Writer: David Wood from the book by Roald Dahl
Reviewer: Nicole Craft
Roald Dahl has been a family favourite for generations, and nobody grosses us out quite like The Twits do. Already present on stage as the audience take their seats, Mr and Mrs Twit evoke many a groan and an ‘ewwww’ from children and adults alike as they bite each other’s toenails and eat food from each other’s facial hair.
As the show gets going properly we are introduced to our narrators, an ensemble of finely tuned individuals who end up oozing more personality than the main characters themselves. Getting everybody going with a song, they grab everyone’s attention and tell us a little bit more about the protagonists and their personalities. Narrators become monkeys part way through the show, shining just as much in their alternate rôles and, although probably not the intention, become the highlight of the show with their songs and arrays of facial expressions.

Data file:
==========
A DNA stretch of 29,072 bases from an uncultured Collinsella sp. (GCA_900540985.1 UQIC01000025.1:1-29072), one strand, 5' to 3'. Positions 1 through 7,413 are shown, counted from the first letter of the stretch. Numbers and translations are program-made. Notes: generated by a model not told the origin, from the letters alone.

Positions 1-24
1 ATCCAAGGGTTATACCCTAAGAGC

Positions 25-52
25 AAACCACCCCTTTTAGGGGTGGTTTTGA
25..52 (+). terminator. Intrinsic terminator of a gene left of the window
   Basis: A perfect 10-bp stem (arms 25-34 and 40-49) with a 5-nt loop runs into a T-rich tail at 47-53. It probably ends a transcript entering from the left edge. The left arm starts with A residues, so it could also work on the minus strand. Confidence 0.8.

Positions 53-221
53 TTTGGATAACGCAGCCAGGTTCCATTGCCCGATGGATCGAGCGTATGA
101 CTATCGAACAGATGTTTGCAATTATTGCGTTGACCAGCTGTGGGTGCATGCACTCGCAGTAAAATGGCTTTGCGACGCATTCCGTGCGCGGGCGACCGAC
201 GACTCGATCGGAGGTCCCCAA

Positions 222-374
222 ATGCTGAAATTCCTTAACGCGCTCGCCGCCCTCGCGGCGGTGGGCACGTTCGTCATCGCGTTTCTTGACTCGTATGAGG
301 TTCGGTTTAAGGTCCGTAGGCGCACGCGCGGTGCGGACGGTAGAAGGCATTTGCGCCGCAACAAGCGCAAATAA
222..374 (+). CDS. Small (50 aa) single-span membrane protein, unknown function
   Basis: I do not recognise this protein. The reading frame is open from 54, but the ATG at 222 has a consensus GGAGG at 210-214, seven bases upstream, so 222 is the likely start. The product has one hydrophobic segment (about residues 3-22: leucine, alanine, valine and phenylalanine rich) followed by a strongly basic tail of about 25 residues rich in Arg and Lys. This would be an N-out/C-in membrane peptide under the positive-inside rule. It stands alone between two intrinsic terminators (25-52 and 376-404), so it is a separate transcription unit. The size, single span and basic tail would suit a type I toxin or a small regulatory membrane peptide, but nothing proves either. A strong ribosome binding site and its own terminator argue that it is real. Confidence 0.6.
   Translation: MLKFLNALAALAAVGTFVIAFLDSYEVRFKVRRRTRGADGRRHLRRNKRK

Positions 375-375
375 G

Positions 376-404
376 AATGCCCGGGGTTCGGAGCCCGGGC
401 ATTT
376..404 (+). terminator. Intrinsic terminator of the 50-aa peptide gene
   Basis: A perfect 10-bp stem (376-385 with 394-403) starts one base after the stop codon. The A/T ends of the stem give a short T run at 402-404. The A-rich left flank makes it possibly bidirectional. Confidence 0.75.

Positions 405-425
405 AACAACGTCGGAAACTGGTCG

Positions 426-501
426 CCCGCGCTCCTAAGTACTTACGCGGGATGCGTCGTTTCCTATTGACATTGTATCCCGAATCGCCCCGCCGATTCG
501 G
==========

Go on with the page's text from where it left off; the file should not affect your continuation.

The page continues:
The Twits themselves sadly just never quite impress and attention wanders when they are the focal point of the action. Mr Twit, although managing to portray his character’s disgusting nature well enough (albeit with the aid of messy beard and dirty clothes), doesn’t manage to sell his character as being particularly nasty or stupid; and Mrs Twit – although again looking the part with hair and costume – slips into the background against the rest of the cast with her performance needing to be much stronger. The pair’s rapport also leaves a lot to be desired with slapstick feeling delayed and laboured and interactions forced. Audience participation helps things along in parts, but even this has to be forcefully prompted by the narrators and is half-hearted overall.
The target audience seems pleased enough with this production despite the fidgeting and conversations, although the level of enthusiasm expected from such a show isn’t present. The puppetry, despite the fabulous efforts of the puppeteer who could sell anything with her charisma, lacks extravagance and for such a popular story everything is far too simple and expectations just aren’t met. With Dahl’s stories being so fabulously descriptive and engaging, if you’re going to do it, you have to do it better than this.
Reviewed on 26 October 2018 | Image: Contributed